The Building Blocks of Visual Vocabulary: Flexibility
Just like the sidekicks help out a superhero, your Visual Vocabulary together with your logo helps put the kapow into your brand identity. These Visual Vocabulary "sidekicks" are the graphics, font styles, colors, and layouts you use in your materials, and even the type of paper you print your materials on. One of the best features of a Visual Vocabulary is its flexibility.
Just like the sidekicks help out a superhero, your Visual Vocabulary together with your logo helps put the kapow into your brand identity.
These Visual Vocabulary "sidekicks" are the graphics, font styles, colors, and layouts you use in your materials, and even the type of paper you print your materials on.
One of the best features of a Visual Vocabulary is its flexibility.
It's important for a small business to use the same logo for the life of the business. Using the same logo will improve the memorability and appearance of stability of your business. By using a Visual Vocabulary in conjunction with your logo, you'll be able to have a flexible set of visual elements in your brand.
There are several reasons why you might want to change your Visual Vocabulary elements. There may also be circumstances where you want to use different Visual Vocabulary elements to distinguish your offerings from one another. Some of the main reasons we recommend switching out your Visual Vocabulary include:
- To make better use of the limitations of the media that you're using. You might limit your color palette to 1 or 2 colors when printing materials to lower the production cost on those materials. When designing a web site, you might use a different set of fonts to increase compatibility and on-screen legibility. If you're printing an ad in the newspaper, you might want to use a simpler photo than if you're printing a high-quality brochure because of the poor print and paper quality in the newspaper. A Visual Vocabulary enables you to create the best design under each production circumstance.
- To distinguish one marketing piece from another, or one product line from the next. Imagine that you're at a trade show, laying all of your marketing pieces out at your booth. If you stick with the same design template on all of your pieces, they'll blend together and a passer-by might not think that you have much to offer. They may just pick up one flyer, and if they don't get the right one for their needs, they won't call you to buy.
Making your materials or different products or services look visually different will make the true breadth of your offerings immediately apparent. Even if you don't display at a trade show, distinguishing each offering will make it easier for clients and prospects to see what you can do for them.
This can be as easy as using different color palettes, fonts or photos on different materials. To create materials that stand out even more, or have greater distinguishing characteristics, consider creating whole new layouts for different pieces. The consistent logo will hold the brand together nicely.
- To update your graphics to keep up with design trends. Just like fashion, popular design trends come and go. One season will be marked by bright colors and clean lines. A few years later everything will be designed in muted colors with elegant patterns. To keep your materials fresh, follow these design trends and apply them to your materials when they're appropriate and a good match for your brand.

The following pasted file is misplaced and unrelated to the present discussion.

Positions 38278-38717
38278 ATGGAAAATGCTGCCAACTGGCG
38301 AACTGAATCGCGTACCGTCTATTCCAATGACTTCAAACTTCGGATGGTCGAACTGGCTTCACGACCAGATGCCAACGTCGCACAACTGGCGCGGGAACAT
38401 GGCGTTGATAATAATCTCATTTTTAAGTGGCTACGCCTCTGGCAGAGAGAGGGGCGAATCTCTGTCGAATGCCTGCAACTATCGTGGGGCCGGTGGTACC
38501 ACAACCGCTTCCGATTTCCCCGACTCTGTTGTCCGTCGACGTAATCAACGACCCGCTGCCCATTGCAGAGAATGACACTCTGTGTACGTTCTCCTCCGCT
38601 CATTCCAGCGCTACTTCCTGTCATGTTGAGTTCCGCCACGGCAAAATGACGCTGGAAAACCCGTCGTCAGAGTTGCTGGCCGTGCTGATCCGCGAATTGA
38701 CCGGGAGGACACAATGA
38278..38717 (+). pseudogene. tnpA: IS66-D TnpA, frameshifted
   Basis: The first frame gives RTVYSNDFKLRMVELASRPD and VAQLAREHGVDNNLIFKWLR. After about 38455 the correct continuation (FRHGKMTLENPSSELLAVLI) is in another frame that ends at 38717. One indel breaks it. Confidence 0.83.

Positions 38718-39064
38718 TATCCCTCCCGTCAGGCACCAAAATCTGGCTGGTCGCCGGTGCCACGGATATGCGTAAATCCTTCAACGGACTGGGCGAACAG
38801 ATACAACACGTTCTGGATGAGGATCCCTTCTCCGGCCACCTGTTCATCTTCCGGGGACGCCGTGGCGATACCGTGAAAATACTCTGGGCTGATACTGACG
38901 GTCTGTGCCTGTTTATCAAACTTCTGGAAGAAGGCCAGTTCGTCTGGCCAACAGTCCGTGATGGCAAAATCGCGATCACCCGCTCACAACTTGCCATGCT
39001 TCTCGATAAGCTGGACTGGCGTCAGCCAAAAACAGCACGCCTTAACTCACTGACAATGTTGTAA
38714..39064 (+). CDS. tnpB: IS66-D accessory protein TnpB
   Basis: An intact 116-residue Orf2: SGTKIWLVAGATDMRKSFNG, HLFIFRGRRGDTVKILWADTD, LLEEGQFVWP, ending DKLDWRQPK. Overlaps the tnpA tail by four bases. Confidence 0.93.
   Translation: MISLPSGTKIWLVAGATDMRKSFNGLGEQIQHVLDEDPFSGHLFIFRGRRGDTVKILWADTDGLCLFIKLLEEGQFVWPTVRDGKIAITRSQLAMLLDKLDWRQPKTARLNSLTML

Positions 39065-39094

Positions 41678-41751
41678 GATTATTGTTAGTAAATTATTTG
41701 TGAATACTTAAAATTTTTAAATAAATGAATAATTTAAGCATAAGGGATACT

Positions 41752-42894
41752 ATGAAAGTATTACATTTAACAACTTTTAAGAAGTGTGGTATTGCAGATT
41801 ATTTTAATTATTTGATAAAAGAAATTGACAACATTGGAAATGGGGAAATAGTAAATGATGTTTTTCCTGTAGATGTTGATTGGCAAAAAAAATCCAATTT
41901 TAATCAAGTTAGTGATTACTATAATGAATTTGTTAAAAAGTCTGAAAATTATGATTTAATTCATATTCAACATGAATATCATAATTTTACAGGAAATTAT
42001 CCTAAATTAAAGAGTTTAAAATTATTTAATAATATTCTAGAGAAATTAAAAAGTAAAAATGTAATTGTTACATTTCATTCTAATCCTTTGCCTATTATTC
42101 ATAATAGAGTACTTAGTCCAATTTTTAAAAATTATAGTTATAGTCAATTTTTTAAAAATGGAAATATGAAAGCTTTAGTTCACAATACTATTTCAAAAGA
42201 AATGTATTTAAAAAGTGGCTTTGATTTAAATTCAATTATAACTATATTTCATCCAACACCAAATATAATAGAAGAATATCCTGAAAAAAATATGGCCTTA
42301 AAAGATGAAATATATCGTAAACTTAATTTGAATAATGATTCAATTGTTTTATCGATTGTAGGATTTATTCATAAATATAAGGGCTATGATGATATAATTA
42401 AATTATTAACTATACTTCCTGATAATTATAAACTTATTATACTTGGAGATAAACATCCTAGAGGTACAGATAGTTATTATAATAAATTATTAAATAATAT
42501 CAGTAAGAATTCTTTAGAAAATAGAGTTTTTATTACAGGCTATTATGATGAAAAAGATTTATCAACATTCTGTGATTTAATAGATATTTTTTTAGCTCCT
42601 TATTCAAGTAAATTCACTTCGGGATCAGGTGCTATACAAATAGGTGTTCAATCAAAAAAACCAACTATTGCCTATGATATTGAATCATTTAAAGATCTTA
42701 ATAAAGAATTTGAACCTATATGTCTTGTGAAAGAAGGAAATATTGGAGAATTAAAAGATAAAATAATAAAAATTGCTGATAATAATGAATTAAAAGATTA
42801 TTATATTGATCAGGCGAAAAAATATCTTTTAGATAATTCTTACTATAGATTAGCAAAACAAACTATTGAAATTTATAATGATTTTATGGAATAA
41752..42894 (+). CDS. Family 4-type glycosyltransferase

- To avoid Entrepreneurial Boredom. Business owners move at a fast pace, and entrepreneurs - especially owners of one-person businesses - tend to spend a lot of time working with and reviewing their marketing materials. These two factors together combine to create "Entrepreneurial Boredom" - where the entrepreneur becomes bored with their designed materials and gets anxious to create something new.
Entrepreneurial Boredom is actually one of the most common reasons small businesses want to redesign their logo. Changing a logo takes a lot of time, money and work - not to mention redesigning all of your other marketing materials along with it. This is probably unnecessary particularly when you consider that no one else has looked at your company's logo as often as you have. You're probably the only person who's tired of it.
Instead of redesigning your logo, you can mix up your marketing materials by changing out your Visual Vocabulary elements. That way, you can create materials that look new and different while still keeping the memorability and consistency of your logo (which is the foundation of your brand). Changing the Visual vocabulary enables you to create new, fresh materials and to make your marketing look different when you start to think they're bland or old fashioned.
The flexibility that your brand gains by pairing a Visual Vocabulary with your logo makes your brand timeless. Your logo, the superhero of your brand, can stay the same, saving the day by giving you the benefit of having a consistent brand foundation. At the same time your Visual Vocabulary "sidekicks" can change based on the media you're using, the product or service offering you're promoting, current trends, or just to keep you from getting bored with your own materials. All of these capabilities will help your brand to weather the years gracefully, and to help your business to stand out from its' competition.
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ABOUT THE AUTHOR
Erin Ferree is a brand identity designer who creates big visibility for small businesses. As the owner of elf design, Erin is passionate about helping her clients stand out in front of their competition and attract more clients. Her "Define Your Difference Branding Workbook" will help you with your brand definition - the most important step in the logo design process. http://www.elf-design.com/products-define.html